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Relative Abundance and Evenness Patterns along Diversity and Biomass Gradients
Evan Weiher and Paul A. Keddy
Vol. 87, No. 2 (Nov., 1999), pp. 355-361
Stable URL: http://www.jstor.org/stable/3546751
Page Count: 7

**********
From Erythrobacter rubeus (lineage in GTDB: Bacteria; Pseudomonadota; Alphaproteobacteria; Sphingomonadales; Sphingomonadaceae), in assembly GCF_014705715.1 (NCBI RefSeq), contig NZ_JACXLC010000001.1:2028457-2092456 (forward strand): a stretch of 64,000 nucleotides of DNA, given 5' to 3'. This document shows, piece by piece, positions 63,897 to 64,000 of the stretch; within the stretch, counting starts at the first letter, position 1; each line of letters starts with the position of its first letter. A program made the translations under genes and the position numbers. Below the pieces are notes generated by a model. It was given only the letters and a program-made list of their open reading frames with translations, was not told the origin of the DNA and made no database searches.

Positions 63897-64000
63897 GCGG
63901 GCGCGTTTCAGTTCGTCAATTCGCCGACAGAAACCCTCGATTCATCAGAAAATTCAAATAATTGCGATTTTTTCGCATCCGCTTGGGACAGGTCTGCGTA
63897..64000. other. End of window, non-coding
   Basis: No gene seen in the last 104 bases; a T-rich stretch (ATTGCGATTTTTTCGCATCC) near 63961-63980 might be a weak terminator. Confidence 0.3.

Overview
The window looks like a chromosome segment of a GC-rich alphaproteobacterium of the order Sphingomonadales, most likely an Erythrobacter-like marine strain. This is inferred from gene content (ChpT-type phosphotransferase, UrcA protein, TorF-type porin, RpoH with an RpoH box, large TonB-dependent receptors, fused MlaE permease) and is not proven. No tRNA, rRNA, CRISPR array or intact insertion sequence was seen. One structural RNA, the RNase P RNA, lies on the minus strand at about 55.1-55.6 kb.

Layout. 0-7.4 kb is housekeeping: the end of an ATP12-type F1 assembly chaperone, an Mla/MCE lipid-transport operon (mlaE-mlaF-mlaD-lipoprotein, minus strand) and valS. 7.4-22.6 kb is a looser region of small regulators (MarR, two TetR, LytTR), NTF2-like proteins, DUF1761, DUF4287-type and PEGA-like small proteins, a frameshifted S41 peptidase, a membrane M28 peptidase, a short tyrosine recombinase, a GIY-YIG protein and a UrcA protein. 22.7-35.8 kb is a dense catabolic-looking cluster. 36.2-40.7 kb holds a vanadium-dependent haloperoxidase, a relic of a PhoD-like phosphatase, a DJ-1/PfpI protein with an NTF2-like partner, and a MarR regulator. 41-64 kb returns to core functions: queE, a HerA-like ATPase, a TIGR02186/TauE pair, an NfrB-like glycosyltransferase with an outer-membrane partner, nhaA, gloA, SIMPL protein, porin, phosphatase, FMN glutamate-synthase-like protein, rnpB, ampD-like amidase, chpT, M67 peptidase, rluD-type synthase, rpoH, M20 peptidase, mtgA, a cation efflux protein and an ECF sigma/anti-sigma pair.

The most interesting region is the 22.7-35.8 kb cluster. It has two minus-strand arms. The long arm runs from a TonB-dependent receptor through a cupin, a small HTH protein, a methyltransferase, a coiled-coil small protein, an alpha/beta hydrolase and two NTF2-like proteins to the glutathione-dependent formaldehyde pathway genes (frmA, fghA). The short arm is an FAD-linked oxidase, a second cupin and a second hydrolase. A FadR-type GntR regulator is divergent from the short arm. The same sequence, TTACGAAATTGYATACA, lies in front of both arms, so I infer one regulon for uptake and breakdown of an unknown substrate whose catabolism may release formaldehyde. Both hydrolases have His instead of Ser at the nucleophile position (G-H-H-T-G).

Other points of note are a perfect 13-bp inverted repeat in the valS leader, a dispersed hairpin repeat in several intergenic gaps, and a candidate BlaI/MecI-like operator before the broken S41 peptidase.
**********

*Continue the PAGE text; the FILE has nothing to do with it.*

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The distribution of species relative abundances and evenness have long been of interest to ecologists, but until recently evenness and dominance indices were confounded by species richness. We computed six indices of evenness or relative abundance for 92 quadrats of herbaceous wetland plants, two of which (E var and E1/DS) have been shown to be mathematically independent of species richness. The other four indices were positively correlated with species richness which supports the idea that they are biased measures. Plant assemblages with either high biomass or high species richness tended to have low evenness (E var and E1/DS). These relationships were weak and resembled triangular upper-limit functions. These results suggest that evenness is scale-dependent. The weakly negative relationship between biomass and evenness was also apparent when biomass values were randomly assigned to species. Therefore, the negative relationship may be due to the inherent distribution of biomass values among species (as suggested by Drobner et al.). When biomass values were randomly allocated to species, the relationship between biomass and E var was significantly stronger (in terms of r2, p = 0.015) than the observed relationship. The lack of agreement between the actual data and the null model suggests that the underlying distribution of species abundances is not sufficient to explain the observed patterns and other ecological processes are likely at work.
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